Over a month ago, Reuters issued a widely-mentioned (but not widely discussed) press release on soils.“Only 60 years of farming left if soil degradation continues,” reads the release. It quotes some United Nations officials, warning of the problems of soil erosion.
Is anyone paying attention? In an ideal world, the public would be outraged by this. Congressional committees would study the problem. Students would demand courses on soil preservation. But back in the real world, farmland just isn’t that big of a deal. After all, agriculture is just a very small part of the U. S. economy. We could also debate whether this is an exaggeration. Perhaps we have 100, or even 200 years of farming left!
This kind of blindness to an obvious issue demands comment. Without oil, it’s back to the horse and buggy, I suppose. But without farmland, it’s back to — what? Hunting and gathering? Hunting and gathering would support humanity only if population were reduced by about 99.9%. Soil is the basis of all life. Suppose that scientists announced that a giant asteroid was going to hit the earth 60 years from now, annihilating 99.9% of the human race. We’d be paying attention.
Distinguished ecologist David Pimentel and others have warned that soil is eroding many times faster than it is being formed. To form an inch of topsoil takes centuries; but soil erosion is progressing many times faster than that. In the United States, soil is eroding at about the rate of 10 tons / hectare / year (1 hectare = 2.47 acres). However, soil is formed only at about a rate of ½ to 1 ton / hectare / year, so soil erosion is 10–20 times greater than soil formation. In Asia and Africa, the rate of erosion is even greater, on the order of 30 to 80 times greater than the rate of soil formation. This is patently unsustainable.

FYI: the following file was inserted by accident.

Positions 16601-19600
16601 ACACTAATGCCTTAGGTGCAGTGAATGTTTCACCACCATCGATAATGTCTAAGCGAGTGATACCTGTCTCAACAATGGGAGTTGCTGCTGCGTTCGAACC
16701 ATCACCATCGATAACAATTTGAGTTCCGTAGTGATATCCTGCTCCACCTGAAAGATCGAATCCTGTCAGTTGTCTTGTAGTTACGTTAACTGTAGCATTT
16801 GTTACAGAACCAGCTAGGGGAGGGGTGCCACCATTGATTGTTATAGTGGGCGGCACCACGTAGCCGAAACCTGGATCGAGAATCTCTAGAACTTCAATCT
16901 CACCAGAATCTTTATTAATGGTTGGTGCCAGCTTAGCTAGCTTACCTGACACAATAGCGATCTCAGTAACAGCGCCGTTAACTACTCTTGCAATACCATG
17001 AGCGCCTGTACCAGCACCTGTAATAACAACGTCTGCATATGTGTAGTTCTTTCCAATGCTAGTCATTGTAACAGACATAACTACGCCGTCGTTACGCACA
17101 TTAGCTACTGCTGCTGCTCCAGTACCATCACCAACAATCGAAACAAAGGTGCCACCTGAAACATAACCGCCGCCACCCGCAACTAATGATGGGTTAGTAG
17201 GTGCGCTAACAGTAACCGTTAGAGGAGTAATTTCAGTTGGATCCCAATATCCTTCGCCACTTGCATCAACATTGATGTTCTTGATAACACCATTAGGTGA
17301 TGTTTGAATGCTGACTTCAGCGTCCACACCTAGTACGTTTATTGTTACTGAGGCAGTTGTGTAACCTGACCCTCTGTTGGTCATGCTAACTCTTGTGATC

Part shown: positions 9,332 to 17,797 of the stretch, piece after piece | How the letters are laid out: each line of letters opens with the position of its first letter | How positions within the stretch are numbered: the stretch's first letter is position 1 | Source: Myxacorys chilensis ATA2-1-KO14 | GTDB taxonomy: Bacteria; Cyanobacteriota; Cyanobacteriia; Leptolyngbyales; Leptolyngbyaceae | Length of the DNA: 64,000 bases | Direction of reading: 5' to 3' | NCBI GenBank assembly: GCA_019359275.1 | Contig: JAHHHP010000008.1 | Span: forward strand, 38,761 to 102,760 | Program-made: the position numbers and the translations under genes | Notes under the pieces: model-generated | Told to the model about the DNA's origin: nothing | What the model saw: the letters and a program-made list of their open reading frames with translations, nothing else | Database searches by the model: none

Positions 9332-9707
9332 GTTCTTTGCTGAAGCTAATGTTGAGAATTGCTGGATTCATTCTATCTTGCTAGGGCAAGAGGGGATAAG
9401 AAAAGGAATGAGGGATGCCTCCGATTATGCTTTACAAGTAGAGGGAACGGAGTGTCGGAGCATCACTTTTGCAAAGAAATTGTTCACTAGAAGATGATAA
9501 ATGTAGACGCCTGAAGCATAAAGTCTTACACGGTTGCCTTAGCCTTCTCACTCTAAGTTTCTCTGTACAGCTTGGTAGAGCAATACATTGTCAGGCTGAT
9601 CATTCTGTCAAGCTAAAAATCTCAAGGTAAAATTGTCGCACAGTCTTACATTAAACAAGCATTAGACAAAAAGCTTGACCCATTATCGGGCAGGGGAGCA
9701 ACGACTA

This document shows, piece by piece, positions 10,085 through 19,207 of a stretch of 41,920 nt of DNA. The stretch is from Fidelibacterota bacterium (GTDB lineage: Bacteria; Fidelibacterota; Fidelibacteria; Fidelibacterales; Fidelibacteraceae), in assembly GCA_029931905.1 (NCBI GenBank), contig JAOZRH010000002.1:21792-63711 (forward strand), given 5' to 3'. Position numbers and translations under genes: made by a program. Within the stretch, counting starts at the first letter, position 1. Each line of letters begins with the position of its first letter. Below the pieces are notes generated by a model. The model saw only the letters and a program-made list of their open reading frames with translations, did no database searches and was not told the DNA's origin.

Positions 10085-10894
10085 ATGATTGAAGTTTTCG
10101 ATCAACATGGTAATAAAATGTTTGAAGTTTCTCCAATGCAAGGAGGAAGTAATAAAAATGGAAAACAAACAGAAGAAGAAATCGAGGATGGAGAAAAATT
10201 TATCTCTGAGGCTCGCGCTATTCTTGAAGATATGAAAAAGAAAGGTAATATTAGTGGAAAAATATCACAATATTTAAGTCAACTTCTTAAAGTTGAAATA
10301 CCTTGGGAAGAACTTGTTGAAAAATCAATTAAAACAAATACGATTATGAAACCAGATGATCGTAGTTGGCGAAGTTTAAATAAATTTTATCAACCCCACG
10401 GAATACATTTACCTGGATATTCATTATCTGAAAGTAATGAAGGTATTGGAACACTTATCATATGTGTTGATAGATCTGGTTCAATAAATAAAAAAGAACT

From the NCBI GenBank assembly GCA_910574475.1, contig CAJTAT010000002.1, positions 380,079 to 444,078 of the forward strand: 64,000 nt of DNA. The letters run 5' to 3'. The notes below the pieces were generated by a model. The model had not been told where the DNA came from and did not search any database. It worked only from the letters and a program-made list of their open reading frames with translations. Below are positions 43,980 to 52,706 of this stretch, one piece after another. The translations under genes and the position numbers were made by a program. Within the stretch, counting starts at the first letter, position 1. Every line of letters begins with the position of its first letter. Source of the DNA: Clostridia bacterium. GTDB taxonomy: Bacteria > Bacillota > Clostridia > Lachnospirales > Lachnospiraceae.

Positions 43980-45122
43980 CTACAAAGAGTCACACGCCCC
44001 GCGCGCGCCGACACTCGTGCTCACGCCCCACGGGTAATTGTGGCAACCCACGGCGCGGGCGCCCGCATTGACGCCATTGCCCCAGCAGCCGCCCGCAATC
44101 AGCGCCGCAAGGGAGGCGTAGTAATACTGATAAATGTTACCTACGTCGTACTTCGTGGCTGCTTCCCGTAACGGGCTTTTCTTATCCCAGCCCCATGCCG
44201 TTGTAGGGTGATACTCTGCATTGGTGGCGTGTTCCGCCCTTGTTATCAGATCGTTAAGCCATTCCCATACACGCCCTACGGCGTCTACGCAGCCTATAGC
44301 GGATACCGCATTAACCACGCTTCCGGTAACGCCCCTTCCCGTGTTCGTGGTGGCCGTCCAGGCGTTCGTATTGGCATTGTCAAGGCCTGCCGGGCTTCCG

Food is a complex topic. We could go to organic farming, and that would help preserve the soil. But it isn’t clear (to me, at least) that organic farming would scale up enough to feed the world. The yields per acre for organic versus conventional agriculture are comparable, but maintaining soil fertility would become an issue. Right now, artificial fertilizers provide a lot of soil fertility, and to compensate for the “loss” of the artificial fertilizers, you would need additional land in some form — either to grow plant manures, to support animals that would provide manure, to remain fallow, or to grow a cover crop. “No-till” agriculture is highly mechanized and requires extra herbicides — definitely not an “organic” alternative. On the other hand, conventional agriculture is quite destructive to the soil, so none of our choices are good.
We don’t face a shortage of this or that; we are generally facing the limits to growth. Ballpark, back-of-the-envelope calculations seem to indicate that a sustainable agriculture would require that the entire world go vegan and that we reduce the human population by about 80%. Vegans need to understand how serious our environmental situation is; people just have no idea of the extent to which humans have overrun the earth and vastly overshot their resources. There is hope for the future, but we need to radically rethink our whole approach to the economy and nature.